Currently viewing the tag: "antitrust"

Last month Comcast, the nation’s largest cable and broadband internet provider, announced that it had made a bid to purchase Time Warner Cable (TWC), the nation’s second largest cable provider for an eye-popping $45 billion.  If the deal goes through, Comcast would account for 38% of the broadband market and [...]

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The issue of reverse payment settlements (or pay-for-delay settlements) in pharmaceutical patent infringement suits could potentially work its ways back up to the Supreme Court. The Court recently settled a deeply divided circuit split over the legality of such settlements in FTC v. Actavis, 133 S.Ct. 2223 (2013). In Actavis, the Court held that [...]

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Monday Morning JETLawg

On February 3, 2014 By Bradlee Edmondson

Surveillance:

Tech companies win the right to report government data requests (like national security letters) in greater detail. Rand Paul plans on taking his lawsuit against the NSA to the Supreme Court. [via The Hill] The NSA hires its first Privacy and Civil Liberties Officer. [via SANSSC Magazine]

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Using Antitrust to Fight PAEs

On November 19, 2013 By Shannon Han

Due to its nature as a right to exclude, a patent can have a powerful effect on the market. Though in theory the patent is meant to serve a defensive function, some have chosen to use it as a more offensive tool: obtaining questionable royalties from inadvertent infringers, or raising a competitor’s operating costs. It [...]

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Monday Morning JETLawg

On October 7, 2013 By Bradlee Edmondson

Feds v Silk Road; NSA tracks some Tor users; DoJ on NSLs; Samsung v Apple sanctions; A-Rod v MLB; ExxonMobil v Fox

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Last week video game producer Electronic Arts Sports and the Collegiate Licensing Company reached a proposed settlement with the plaintiffs in the O’Bannon case.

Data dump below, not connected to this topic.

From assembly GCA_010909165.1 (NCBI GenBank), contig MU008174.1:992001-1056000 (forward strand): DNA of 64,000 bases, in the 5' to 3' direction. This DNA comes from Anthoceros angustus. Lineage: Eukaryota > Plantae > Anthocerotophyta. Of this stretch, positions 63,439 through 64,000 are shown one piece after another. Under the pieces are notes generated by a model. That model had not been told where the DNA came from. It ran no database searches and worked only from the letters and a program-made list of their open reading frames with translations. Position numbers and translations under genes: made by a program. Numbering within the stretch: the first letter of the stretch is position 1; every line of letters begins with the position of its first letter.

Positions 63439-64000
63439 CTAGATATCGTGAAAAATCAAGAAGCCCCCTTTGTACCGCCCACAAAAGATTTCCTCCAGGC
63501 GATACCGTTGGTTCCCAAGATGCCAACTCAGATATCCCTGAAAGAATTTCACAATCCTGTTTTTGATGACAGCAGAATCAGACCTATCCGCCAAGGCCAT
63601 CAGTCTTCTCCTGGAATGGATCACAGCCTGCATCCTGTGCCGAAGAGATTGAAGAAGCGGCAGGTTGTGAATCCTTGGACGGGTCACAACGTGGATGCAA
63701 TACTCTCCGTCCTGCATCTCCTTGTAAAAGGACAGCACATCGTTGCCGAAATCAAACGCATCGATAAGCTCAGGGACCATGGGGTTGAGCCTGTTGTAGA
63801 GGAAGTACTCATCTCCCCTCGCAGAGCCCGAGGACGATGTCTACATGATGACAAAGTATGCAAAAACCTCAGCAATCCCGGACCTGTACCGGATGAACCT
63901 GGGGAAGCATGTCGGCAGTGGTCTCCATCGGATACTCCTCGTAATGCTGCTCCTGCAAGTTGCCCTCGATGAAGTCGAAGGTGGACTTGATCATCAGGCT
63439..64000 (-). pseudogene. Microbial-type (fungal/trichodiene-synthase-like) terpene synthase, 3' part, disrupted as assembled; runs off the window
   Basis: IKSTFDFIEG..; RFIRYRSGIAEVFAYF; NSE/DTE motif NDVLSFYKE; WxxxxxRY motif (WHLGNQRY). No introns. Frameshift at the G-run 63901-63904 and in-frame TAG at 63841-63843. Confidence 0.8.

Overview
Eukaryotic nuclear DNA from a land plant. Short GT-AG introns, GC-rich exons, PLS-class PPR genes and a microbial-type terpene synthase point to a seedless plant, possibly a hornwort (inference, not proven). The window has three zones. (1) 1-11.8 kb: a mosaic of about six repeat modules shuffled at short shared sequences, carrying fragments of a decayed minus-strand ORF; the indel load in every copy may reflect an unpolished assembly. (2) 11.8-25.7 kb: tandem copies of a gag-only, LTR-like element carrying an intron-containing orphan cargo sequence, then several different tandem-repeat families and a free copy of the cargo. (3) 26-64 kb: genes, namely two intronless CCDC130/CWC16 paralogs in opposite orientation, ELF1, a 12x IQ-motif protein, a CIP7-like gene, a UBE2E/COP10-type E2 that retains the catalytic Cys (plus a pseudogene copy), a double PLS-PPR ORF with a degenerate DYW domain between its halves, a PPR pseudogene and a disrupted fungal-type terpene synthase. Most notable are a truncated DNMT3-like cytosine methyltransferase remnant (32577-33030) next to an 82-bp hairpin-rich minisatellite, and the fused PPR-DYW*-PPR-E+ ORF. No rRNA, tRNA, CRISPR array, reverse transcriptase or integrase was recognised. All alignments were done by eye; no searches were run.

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Monday Morning JETLawg

On September 2, 2013 By Bradlee Edmondson

A bill passed in New Zealand effectively bans software patents by labeling them ‘not inventions.’ A newly invented process, implemented in software, would still be patentable, but the software that implements it would not itself be patentable. Will this square New Zealand’s goal with the TRIPS Agreement’s requirement that patents be available [...]

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Pharmaceutical companies, the Federal Trade Commission, and antitrust and intellectual property attorneys waited with bated breath for the Supreme Court’s monumental decision on the legality of reverse-payment settlements, announced in FTC v. Actavis. On June 17, 2013, everyone got their answer… or did they?

What happened?

In March, this blog outlined [...]

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On July 10, 2013, a federal judge found Apple guilty of conspiring with major book publishers to raise e-book prices, marking a huge win for Amazon and consumers. The judge’s opinion portrays Apple carefully executing a plot to rally book publishers into altering their contract terms with Amazon so the iPad would face a [...]

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Are the NCAA’s Days Numbered?

On July 12, 2013 By William Wojcik

While some people have declared the National Collegiate Athletic Association (“NCAA”) system of governing student-athletes corrupt and in dire need of reform, the chances real change would in the NCAA has seemed . . . unlikely. The rule is simple: student athletes cannot receive any compensation for their performances on the field. [...]

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